Thursday, January 24, 2008

Just the facts, ma'am

Marketing guru David Ogilvy once said, "The more informative your advertising, the more persuasive it will be." This applies to pretty much any form of persuasive communications, and is the antidote to two very common errors in business-to-business communications.

The first error, and the advertising and marketing pros are often more guilty of this than anyone, is relying on clever language rather than clear, straightforward language to get the audience’s attention. Studies have shown that cleverness sometimes works, but clarity always does (other things being equal).

The second mistake is to substitute hype and hyperbole for actual information. This is especially problematic in today’s information age, when advertising claims will be Googled to check for accuracy, and the second generation of TV watchers is generally wise to misleading advertising tactics (think of the “Target Market” campaign).

The clear vs. clever rule is especially applicable to headlines, where the temptation to be clever is strongest. Nothing will get your audience to continue reading that a clear headline that allows them to self-identify and anticipate a benefit (see my earlier posting on “Ad Headlines”).

Use clear statements of fact (or opinion, for that matter, as long as its clear) to describe your products or services and you’ll do a lot better in the long run.

Tuesday, January 22, 2008

Ad Headlines

To paraphrase our real estate friends, the three most important things in advertising are the headline, the headline, and the headline. Studies have shown that if the headline doesn’t grab them, people overwhelmingly move on. The best writing and graphical design in the world can’t save an ad with an ineffective headline.

Effective headlines accomplish the following for the prospect:
  • Self-identification: The prospect understands this message is meant for them specifically.
  • Self-interest: Prospects are motivated to keep reading. Note that in many cases, stating specific benefits will automatically accomplish the self-identification goal.

Tuesday, January 15, 2008

Attract with benefits

Probably the biggest single flaw in most sales communications that I see is that they promote the (no-doubt) amazing features of a product or service. It seems like a natural way to go - after all, the R&D folks spent of ton of time and money pimping that better mousetrap; why not brag about the whiz-bangs?

The reason is simple - customers could care less about the mousetrap whiz-bangs themselves. What they care about is getting rid of mice as quickly and painlessly as possible.

So while touting your mousetrap’s highly superior bait-action and completely enclosed trap might seem like the way to address these concerns, its still indirect: in effect, you are making the prospect translate from “superior bait-action” to “gets rid of mice quickly” and from “enclosed trap” to “disposal is a breeze”.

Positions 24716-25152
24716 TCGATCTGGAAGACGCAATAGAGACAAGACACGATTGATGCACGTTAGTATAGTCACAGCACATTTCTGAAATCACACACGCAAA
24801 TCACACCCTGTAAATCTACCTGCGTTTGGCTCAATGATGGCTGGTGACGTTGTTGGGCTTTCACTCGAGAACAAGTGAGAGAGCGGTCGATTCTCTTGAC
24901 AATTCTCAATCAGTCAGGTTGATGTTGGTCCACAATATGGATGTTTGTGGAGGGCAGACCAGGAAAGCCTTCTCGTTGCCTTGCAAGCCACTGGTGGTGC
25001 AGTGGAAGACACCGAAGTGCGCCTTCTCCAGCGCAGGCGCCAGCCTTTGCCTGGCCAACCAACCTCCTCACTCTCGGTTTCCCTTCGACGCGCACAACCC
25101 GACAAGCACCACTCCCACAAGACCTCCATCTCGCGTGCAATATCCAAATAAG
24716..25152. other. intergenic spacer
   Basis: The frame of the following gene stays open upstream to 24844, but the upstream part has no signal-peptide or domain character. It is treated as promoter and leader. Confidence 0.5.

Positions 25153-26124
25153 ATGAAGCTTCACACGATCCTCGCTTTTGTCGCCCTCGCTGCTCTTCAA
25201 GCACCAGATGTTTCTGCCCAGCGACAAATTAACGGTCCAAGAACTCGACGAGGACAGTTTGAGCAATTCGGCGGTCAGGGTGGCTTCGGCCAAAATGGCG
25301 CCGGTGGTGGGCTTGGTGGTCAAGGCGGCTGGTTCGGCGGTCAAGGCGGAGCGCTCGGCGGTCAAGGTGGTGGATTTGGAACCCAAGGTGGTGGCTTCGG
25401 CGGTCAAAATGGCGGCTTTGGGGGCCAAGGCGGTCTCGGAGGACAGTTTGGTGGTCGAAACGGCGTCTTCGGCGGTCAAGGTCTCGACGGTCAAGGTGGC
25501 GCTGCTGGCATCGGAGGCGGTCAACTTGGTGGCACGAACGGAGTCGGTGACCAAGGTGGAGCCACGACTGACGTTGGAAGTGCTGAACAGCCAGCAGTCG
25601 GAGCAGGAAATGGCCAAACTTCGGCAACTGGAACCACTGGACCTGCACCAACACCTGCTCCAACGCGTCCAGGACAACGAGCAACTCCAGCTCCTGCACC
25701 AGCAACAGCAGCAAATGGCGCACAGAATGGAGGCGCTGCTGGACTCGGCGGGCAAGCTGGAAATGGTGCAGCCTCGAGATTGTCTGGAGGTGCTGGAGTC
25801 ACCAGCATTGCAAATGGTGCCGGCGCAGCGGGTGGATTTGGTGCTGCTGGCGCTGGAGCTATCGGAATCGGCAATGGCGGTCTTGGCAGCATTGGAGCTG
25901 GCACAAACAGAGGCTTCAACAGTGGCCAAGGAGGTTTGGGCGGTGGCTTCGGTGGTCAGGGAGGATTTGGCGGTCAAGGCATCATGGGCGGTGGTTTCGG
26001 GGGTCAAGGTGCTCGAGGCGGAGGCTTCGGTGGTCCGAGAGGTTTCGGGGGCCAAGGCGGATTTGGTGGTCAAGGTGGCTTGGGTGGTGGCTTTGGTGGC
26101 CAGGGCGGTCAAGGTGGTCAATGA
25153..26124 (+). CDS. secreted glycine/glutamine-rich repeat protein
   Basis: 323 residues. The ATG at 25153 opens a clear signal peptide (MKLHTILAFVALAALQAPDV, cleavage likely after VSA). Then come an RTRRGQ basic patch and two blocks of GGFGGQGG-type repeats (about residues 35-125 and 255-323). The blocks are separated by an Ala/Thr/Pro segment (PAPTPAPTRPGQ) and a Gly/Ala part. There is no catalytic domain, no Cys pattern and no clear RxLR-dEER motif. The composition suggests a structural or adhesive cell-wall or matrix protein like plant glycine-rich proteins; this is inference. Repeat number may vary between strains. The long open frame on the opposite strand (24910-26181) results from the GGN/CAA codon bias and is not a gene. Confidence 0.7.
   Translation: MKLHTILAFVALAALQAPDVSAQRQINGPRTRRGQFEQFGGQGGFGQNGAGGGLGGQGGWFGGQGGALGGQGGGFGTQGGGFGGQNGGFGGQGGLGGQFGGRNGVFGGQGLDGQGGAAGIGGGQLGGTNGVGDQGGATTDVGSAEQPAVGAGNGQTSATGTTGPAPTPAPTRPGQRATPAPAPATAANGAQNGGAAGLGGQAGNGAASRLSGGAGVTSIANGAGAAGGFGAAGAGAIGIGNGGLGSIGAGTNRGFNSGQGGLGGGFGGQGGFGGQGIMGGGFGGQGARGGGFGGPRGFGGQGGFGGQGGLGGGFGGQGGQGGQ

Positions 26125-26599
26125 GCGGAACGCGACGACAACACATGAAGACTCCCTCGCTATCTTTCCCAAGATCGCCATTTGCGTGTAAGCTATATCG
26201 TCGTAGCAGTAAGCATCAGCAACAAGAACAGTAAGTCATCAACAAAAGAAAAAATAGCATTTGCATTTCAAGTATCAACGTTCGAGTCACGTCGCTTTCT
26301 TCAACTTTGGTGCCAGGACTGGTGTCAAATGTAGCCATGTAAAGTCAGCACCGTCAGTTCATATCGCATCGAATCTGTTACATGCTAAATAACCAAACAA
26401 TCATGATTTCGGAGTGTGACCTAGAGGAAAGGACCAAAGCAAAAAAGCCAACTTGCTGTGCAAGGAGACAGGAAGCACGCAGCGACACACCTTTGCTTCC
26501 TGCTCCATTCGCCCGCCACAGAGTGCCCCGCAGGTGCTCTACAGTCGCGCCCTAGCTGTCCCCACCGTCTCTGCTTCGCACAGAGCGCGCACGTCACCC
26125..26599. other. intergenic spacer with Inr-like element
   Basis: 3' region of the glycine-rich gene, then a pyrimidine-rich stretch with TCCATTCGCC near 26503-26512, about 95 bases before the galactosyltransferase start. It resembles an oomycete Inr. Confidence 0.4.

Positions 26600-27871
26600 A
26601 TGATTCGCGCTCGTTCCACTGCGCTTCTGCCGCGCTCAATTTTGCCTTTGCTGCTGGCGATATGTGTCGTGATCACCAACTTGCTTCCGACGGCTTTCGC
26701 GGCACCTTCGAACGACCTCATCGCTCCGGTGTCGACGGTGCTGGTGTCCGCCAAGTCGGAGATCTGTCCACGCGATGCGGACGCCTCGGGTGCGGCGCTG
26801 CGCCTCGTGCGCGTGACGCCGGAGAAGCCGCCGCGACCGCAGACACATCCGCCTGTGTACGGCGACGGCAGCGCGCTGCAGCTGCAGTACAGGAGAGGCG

Instead, tout the benefits directly: "Works quickly, and disposal is a breeze."

Thursday, January 10, 2008

"Why should I believe you??"

Since, at heart, nearly every business communication is trying to persuade its audience of something, a major consideration is whether you expect your audience to believe what you’re saying. If you think the basic trust is there, fine. Just make your case and move on.

If this is a concern, however, there are several ways to enhance the piece’s credibility. Here is a sampling:
  • Tell the truth. Seems obvious, but people today have pretty good b.s. detectors: don’t trigger them. Related: don't exaggerate.
  • Quote someone who they will believe. Recognized experts, for example, or testimonials from people who your audience will identify with.
  • Offer a guarantee. A dime-a-dozen these days, so if you don’t have one, it will hurt your credibility. It's best if the guarantee is simple to understand and as unconditional as possible.
  • Offer a free trial. They don’t have to believe you – they can see for themselves.

Wednesday, January 2, 2008

3 keys to a successful home page

The short attention span of web surfers is legendary, and that means that your home page has to capture and hold their attention very quickly. Whether you’re trying to pitch a product, sell a service, offer an opinion, or raise a response, there are three crucial elements to capturing and holding that atttention:

Who: The first thing is to be sure your target audience knows that the web site is meant for them. The more specific the language that you use to help the target group identify, the stronger the identification will be, and the more likely that they will stay with you rather than surf on. "New for athletes" is good; "New for Runners" is better.

What: Clearly state what you’re offering, and again, the more specific the better. "Hydration Systems" is good; "Hydration Systems for Runners" is better (in fact, with the latter you've got the "Who" and "What" in one phrase).

Why: Now that they know it’s for them, why should they care? Get a clear and specific benefit into the pitch as soon as possible. "New" is good; "New design is easier to use" is better.

The mistake a lot of web sites make is trying to cast a wide net at first ("Athletes") figuring the more visitors the better, no matter who they are. This usually fails because there’s so much out there on the web that people will just cruise by anything that doesn’t scream “Hey, this is just for you!” Another common mistake is to skip right to the product pitches ("New hydration system") without the “who” and/or the “why”.

Having a clear Who, What and Why on your home page will go a long way to turn surf-bys into prospects.